• Restaurants
  • Italian
  • price 4 of 4

When chef Paul Bartolotta’s eponymous restaurant closed in this whimsical space along Wynn Esplanade, locals bemoaned the loss of a legendary restaurant. But in its place Mark LoRusso has created Costa di Mare, an eatery that hews closely to the concept Bartolotta established, namely fresh-as-it-gets seafood sourced straight from Italian waters. Order live langoustines, spider crab ravioli, a whole pink snapper or splurge on the James Beard House menu, a seven-course tour of oceanic flavors that chef LoRusso prepared at the New York landmark.

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  • Restaurants
  • The Strip
  • price 4 of 4

Set along the Wynn’s delightfully odd Lake of Dreams, where puppet and light shows are projected on a waterfall after sunset, chef David Walzog’s Lakeside is hard to define among restaurants devoted to specific regions, nations or even cities. At Lakeside, the common thread is simply seafood, prepared however the chef deems fit. There’s tuna sashimi with jalapeño and ponzu, charred octopus with Spanish chorizo and oven-roasted lobster with an array of optional sauces. For something special, consider the wild Hawaiian fish, caught sustainably using hook and line, proving that eating responsibly can be utterly delicious.

  • Hotels
  • West of the Strip
  • price 1 of 4

If this off-Strip casino isn’t the first place that comes to mind when you’re hungry, you don’t know the Oyster Bar. A Vegas institution, this tiny, 24-hour seafood counter slings steamers, gumbos and bouillabaisse to a handful of seats that generally stay filled round-the-clock. That means you’ll probably have to wait in line no matter what time you show up and that the signature pan roast of shrimp, crab and lobster can serve as your late night snack or breakfast of champions.

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  • Restaurants
  • price 2 of 4

Is District One a seafood restaurant? Not exactly. Or rather, yes and. Yes, this Chinatown destination does oysters with a house special sauce of ponzu, tobiko and serrano. Yes, it serves sashimi tacos and whole grilled squid. Yes, chef Khai Vu prepares dishes that evoke his native Vietnam, like whole fried fish with pickled papaya and signature lobster pho, the crimson crustacean overflowing its bowl. But that’s not all. At District One, you’ll also find Asian fusion plates and meaty offerings—coconut pork belly, oxtail fried rice, clay pot chicken with Chinese sausage. Come with an open mind and an empty stomach, and you’ll be rewarded.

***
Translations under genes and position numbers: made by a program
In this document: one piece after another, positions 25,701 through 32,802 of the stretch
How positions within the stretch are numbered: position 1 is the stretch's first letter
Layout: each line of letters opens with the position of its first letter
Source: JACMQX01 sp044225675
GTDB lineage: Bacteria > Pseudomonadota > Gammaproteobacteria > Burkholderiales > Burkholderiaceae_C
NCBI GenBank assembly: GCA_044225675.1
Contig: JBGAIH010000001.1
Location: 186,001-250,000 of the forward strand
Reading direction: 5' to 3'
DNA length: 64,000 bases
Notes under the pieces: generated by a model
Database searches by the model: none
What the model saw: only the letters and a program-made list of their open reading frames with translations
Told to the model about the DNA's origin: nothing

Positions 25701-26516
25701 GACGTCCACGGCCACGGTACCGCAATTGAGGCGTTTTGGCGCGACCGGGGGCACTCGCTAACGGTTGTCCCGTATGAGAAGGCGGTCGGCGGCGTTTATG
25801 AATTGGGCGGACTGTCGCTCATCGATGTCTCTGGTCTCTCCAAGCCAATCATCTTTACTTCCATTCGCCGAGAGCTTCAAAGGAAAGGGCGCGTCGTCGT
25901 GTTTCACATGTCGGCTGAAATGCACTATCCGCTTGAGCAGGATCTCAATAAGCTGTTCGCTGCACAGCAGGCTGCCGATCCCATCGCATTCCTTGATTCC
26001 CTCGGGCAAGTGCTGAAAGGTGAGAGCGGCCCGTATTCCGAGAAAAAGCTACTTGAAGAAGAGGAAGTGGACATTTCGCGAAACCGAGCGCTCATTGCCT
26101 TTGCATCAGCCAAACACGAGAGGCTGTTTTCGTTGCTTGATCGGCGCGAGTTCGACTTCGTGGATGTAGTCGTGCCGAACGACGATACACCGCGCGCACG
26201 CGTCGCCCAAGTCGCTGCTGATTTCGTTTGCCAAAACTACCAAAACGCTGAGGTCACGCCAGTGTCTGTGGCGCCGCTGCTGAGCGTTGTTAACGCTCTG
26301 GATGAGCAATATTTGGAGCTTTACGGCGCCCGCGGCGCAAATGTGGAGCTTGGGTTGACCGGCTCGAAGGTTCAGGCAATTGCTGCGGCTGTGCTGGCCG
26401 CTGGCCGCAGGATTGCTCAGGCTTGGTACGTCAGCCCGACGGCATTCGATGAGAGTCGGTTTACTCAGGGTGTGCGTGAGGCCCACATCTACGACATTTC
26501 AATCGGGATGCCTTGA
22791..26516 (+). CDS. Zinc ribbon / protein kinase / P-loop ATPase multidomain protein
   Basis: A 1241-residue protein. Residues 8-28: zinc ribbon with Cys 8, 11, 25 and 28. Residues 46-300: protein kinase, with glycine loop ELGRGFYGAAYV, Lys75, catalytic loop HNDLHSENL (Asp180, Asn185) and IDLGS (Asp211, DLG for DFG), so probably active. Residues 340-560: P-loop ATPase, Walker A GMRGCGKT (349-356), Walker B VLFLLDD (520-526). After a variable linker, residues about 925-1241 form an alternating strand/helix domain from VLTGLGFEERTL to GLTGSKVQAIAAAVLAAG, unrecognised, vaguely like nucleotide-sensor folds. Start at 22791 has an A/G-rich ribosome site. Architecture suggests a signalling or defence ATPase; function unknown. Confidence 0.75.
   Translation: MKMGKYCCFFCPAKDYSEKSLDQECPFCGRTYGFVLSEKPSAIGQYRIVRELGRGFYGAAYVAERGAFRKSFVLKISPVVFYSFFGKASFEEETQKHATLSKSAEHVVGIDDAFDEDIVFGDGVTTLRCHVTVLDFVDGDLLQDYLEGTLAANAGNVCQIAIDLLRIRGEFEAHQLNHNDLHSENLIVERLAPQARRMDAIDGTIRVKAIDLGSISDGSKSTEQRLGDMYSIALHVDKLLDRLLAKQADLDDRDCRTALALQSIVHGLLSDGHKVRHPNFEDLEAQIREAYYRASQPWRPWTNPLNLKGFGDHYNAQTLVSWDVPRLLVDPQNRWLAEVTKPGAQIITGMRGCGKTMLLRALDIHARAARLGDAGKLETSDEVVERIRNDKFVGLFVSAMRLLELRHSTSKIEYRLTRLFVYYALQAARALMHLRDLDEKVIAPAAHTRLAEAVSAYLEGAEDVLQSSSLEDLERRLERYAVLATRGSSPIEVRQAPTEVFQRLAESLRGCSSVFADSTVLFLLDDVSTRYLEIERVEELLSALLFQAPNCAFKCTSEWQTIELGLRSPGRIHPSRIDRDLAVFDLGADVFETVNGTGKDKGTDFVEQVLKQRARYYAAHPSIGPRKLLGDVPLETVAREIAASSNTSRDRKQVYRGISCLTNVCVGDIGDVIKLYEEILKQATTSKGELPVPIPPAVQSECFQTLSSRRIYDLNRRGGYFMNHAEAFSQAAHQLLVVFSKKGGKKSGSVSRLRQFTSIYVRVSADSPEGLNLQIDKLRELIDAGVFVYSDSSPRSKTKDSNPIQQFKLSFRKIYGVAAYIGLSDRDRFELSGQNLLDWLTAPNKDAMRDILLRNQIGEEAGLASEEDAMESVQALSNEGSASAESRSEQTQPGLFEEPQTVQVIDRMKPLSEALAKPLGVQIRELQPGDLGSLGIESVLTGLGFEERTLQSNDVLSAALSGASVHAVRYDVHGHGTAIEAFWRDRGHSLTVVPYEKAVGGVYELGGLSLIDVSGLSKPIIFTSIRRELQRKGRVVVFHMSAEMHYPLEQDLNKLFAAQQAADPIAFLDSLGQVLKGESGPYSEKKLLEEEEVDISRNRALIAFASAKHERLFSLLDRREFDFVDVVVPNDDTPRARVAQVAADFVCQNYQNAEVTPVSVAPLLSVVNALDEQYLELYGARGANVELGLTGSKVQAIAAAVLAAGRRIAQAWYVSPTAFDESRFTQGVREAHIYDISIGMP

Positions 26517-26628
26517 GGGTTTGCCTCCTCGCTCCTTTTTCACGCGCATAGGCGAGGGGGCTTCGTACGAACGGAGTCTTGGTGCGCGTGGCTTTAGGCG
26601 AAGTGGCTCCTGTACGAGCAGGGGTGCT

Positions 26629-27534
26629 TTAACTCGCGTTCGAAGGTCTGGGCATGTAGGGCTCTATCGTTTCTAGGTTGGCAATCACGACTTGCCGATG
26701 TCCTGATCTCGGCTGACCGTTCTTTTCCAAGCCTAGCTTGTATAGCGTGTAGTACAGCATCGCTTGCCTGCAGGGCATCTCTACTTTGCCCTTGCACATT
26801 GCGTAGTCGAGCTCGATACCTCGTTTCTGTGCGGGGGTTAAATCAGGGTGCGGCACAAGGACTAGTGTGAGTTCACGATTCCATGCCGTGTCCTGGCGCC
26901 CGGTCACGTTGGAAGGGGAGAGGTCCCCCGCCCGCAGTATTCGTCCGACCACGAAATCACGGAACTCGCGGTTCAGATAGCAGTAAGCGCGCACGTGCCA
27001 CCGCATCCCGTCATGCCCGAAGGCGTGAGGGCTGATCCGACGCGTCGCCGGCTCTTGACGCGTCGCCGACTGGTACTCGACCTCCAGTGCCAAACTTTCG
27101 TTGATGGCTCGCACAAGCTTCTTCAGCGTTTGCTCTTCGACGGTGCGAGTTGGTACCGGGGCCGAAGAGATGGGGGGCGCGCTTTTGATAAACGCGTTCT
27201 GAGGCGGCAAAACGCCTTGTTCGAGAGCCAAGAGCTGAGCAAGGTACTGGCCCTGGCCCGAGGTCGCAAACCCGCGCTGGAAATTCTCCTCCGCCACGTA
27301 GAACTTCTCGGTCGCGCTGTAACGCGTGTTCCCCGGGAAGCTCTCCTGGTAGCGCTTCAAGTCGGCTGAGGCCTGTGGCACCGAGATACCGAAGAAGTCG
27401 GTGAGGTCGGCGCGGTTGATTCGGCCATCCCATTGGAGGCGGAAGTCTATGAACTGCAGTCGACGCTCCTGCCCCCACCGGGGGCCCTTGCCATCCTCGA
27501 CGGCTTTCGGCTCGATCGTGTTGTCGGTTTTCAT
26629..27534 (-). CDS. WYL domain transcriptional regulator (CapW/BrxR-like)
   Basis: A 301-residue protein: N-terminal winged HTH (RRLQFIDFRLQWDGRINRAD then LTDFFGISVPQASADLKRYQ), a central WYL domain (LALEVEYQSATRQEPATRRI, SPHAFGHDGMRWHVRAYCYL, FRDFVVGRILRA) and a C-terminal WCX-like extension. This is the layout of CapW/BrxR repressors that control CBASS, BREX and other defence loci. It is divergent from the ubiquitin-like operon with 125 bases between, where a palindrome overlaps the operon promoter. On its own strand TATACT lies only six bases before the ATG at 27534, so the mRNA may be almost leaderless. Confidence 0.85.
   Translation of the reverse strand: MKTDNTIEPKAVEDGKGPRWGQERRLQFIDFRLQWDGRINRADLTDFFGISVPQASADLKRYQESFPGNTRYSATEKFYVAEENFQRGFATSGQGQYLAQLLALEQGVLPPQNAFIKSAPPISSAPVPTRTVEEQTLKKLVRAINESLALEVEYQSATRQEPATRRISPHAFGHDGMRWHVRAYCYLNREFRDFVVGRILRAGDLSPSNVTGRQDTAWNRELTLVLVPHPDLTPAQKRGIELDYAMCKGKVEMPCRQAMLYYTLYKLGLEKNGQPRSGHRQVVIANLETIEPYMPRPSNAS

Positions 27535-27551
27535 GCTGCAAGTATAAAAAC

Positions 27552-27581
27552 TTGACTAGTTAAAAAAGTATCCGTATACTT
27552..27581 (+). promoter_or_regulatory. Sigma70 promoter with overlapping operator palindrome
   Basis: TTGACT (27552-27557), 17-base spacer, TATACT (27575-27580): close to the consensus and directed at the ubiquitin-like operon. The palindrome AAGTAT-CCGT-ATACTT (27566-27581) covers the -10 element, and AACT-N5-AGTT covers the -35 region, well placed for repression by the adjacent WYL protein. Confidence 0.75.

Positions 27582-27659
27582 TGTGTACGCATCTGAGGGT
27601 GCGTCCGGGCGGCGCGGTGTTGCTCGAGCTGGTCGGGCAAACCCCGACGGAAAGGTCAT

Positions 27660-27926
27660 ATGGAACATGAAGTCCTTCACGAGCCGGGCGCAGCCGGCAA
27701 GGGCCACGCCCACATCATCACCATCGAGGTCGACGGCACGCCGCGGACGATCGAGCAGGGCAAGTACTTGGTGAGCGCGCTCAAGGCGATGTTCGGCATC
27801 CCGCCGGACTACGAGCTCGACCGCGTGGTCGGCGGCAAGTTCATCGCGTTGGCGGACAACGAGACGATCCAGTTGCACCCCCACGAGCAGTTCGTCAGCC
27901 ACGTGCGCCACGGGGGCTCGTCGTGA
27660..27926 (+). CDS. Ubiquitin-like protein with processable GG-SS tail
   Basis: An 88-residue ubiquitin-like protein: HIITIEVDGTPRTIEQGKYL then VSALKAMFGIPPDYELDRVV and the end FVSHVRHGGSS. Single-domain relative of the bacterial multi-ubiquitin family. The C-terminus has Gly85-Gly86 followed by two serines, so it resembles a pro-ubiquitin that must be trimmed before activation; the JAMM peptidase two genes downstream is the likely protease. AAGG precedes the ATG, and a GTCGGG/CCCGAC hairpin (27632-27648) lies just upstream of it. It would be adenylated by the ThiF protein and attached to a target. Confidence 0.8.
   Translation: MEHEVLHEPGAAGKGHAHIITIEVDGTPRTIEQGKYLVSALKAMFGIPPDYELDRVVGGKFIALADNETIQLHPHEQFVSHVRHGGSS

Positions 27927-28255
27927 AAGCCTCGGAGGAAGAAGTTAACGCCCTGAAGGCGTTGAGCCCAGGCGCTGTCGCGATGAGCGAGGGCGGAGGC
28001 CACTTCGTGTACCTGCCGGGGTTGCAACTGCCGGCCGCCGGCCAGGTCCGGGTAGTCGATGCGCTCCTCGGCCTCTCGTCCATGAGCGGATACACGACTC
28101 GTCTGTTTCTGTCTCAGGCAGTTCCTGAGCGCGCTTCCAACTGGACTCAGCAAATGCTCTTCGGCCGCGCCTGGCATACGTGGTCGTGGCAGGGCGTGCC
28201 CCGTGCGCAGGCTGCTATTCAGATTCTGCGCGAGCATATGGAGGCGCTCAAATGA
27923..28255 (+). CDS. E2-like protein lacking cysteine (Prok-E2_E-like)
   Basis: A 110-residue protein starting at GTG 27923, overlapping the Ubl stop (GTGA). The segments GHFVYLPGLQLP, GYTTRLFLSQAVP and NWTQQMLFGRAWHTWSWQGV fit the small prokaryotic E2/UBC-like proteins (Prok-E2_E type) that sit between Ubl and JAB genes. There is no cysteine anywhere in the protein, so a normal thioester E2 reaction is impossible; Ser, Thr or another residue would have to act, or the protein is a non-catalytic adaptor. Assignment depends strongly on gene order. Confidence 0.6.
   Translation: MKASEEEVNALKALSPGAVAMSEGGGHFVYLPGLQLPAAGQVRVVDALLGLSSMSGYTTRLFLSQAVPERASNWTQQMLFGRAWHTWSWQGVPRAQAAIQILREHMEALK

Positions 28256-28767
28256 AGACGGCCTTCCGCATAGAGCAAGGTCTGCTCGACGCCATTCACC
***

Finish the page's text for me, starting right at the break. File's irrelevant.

• Restaurants
  • price 2 of 4

Thanks to Mexico’s thousands of miles of coast, seafood is a crucial part of the country’s cuisine. This East Las Vegas restaurant captures those flavors beautifully, from bright ceviches to spicy aguachiles to battered Baja fish tacos with a cabbage crunch. Start with fresh seafood marinated in lime then grab some shrimp or a steaming molcajete laden with octopus, crab legs and clams. Wash it all down with a cold Corona and picture yourself with your toes in the sand.

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  • Restaurants
  • Seafood
  • price 3 of 4

Lots of people serve shrimp and oysters on the Strip, but no one does it quite like Emeril. At the celebrity chef’s MGM Grand restaurant, those oysters come broiled with Creole herb butter or freshly shucked alongside watermelon mignonette, and the shrimp is stuffed with crab over black-eyed-pea succotash. It’s feel-good food without all the usual formality. Go ahead and lick your fingers.

  • Restaurants
  • Seafood
  • The Strip
  • price 4 of 4

Born in Miami Beach in 1913, the Las Vegas outpost of this Florida institution has a vast, something-for-everyone menu of steak, fish and fried chicken served in an old-school setting. But never mind all that, you’re here for the crabs—sweet, meaty stone crab specifically, harvested along the Florida coast and served boiled and chilled with butter and mustard sauce. Suck up the market price, order a mess of sides, grab your mallet and get cracking.

See the best seafood restaurants in America